Having retired from the federation, Melbah Smith directs the Coalition for a Prosperous Mississippi, which works to change Mississippi's laws concerning cooperatives. Currently, only agricultural-based entities can incorporate in Mississippi. Any other type of cooperatives must be charted out-of-state. According to the coalition, 44 percent of the 162 non-agricultural co-ops in Mississippi report that they could not have opened their businesses had it not been set up as a co-op.
“Co-ops are part of how we grew up,” says Smith. In her view, their future is bright.
Just as cooperation worked for rural Mississippians—providing electricity or loans or social services in poor communities—so too can city dwellers use the cooperative model to pool resources and share the risk of starting a business. Cooperatives provide a way for low-income communities to build assets and create wealth, the decisive factor in narrowing the racial wealth gap. They have a strong track record of raising wages for their members too, and of staying put. Indeed, the experience of working together on an equal footing with co-workers often leads to to other sorts of civic engagement.
Which is part, no doubt, of what Smith will be telling participants at the Jackson Rising. Still not retired, she’s helping to plan the conference.
The immediate threat poor blacks face today in Jackson comes from outside developers and speculators with the resources to move in and take over their neighborhoods.
Nia Umoja belongs to the Malcolm X Grassroots Movement. She moved to West Jackson last year with her husband. For just $1,500 they were able to purchase a single family home a couple of blocks off Capitol Street (a major east-west thoroughfare), within walking distance of the city zoo and Jackson State University.
Like the majority of the homes around hers, Umoja’s house needs work. When she moved in, the empty plots on two sides of hers were overgrown with high, scrubby trees and bushes. According to recent surveys, some 40 percent of the lots nearby are abandoned or vacant. Eighty-eight percent of the population lives in poverty. Payday lending stores outnumber groceries 10 to one.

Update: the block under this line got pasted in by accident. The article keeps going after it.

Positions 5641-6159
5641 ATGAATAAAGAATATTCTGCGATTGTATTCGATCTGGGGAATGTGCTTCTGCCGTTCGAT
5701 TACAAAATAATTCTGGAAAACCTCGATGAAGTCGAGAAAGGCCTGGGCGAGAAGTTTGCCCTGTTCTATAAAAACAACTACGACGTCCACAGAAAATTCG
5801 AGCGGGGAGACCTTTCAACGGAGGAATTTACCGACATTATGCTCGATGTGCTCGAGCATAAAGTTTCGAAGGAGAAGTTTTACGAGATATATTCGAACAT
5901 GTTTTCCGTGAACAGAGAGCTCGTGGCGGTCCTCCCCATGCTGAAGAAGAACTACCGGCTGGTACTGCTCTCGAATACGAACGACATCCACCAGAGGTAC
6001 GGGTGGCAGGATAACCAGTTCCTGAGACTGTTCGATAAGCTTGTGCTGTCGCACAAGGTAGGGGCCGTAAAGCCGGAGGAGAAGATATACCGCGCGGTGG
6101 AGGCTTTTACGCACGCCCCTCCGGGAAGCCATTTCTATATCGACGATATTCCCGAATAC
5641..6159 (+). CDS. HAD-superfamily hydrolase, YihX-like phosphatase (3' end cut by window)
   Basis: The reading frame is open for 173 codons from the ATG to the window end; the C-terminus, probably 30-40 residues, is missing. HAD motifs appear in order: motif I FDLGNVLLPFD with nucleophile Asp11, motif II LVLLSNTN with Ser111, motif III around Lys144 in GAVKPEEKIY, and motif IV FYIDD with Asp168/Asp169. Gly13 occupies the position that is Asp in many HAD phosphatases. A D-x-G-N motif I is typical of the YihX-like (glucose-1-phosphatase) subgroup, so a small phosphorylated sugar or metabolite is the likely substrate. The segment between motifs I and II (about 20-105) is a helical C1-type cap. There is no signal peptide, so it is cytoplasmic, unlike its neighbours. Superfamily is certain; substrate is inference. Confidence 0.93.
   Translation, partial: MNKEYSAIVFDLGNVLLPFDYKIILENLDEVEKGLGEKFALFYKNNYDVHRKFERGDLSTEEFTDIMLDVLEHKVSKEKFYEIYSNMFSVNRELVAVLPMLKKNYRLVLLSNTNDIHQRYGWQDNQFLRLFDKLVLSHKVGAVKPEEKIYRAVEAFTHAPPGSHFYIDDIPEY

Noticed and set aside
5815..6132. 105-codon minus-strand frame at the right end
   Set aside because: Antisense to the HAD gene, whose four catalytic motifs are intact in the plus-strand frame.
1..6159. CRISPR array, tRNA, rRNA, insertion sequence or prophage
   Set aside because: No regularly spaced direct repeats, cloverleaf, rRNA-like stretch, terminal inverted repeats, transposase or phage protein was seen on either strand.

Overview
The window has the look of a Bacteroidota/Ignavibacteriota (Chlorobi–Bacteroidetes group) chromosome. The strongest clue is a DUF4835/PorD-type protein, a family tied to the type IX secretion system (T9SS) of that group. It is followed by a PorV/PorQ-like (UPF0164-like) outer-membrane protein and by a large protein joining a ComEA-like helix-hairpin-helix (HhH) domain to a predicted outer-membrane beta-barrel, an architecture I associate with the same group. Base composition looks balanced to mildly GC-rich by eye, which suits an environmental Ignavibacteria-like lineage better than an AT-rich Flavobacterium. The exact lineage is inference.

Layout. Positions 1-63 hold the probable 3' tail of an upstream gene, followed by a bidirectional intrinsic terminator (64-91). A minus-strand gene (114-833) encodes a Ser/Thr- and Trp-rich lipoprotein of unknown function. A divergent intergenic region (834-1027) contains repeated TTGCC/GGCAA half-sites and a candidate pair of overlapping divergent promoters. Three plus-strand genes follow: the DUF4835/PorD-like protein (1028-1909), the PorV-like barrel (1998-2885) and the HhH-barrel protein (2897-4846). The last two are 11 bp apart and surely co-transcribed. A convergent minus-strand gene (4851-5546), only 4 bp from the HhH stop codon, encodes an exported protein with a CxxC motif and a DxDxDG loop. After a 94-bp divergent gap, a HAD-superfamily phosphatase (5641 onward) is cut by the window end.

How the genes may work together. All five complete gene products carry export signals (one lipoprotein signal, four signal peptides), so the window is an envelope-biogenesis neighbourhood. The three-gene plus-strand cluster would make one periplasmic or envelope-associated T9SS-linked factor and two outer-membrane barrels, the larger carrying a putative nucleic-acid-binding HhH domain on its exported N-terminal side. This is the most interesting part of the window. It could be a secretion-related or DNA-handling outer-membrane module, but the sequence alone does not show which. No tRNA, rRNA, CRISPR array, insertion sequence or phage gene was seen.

“You have to start with what you have to get what you want,” community organizers say. What West Jackson has is a lot of overgrown land, a lot of underemployed labor, and a good amount of (albeit rusty) farming experience.
“The people here have lost their voice, but they’re not resource-less,” Umoja told me. When she surveyed her neighbors about their assets, she found that while they may not have considered themselves “skilled,” they had talents. “They grew up on farms,” explained Umoja. “They know how to grow things.”
In August 2013, Umoja helped establish the Cooperative Community of New West Jackson with the hope of establishing a cooperative farm. Under Mayor Lumumba, the group was able to clear 1.5 acres of vacant city-owned land just off Capitol Street. Near the north end of the plot sits an abandoned Dairy Queen whose forecourt would make a great green market, she says, if only she could get the long-absentee owner to agree to sell, or the city to take it over.
Umoja and her colleagues have grand plans for what they are calling the Grenada Street Folk Garden, but private developers are already coming around and just a few blocks away, lots are already selling for $40,000 to $80,000.
Some would like to see gentrification come to West Jackson, like it came to the city’s North Midtown section. That area too, was a high crime, low income, low-property-price area not long ago. Now it’s one of the city's leading neighborhoods, thanks to development funds from the U.S. Department of Housing and Urban Development as well as the American Recovery and Reinvestment Act of 2009. With help from Habitat for Humanity and private “green” developers, the Jackson Housing Authority demolished dilapidated houses, retrofitted others, and watched rents and property prices rise.
In 2012, a group of institutional stakeholders in West Jackson—a group including Jackson State University, the Center for Social Entrepreneurship, the Jackson Zoo, Jackson-Evers Municipal Airport, and the Voice of Jackson Calvary Ministries (a church group)—hired Duvall Decker Architects, the same firm that worked on North Midtown, to draw up a master plan for West Jackson. Some are already calling it the “Capitol Street Corridor.”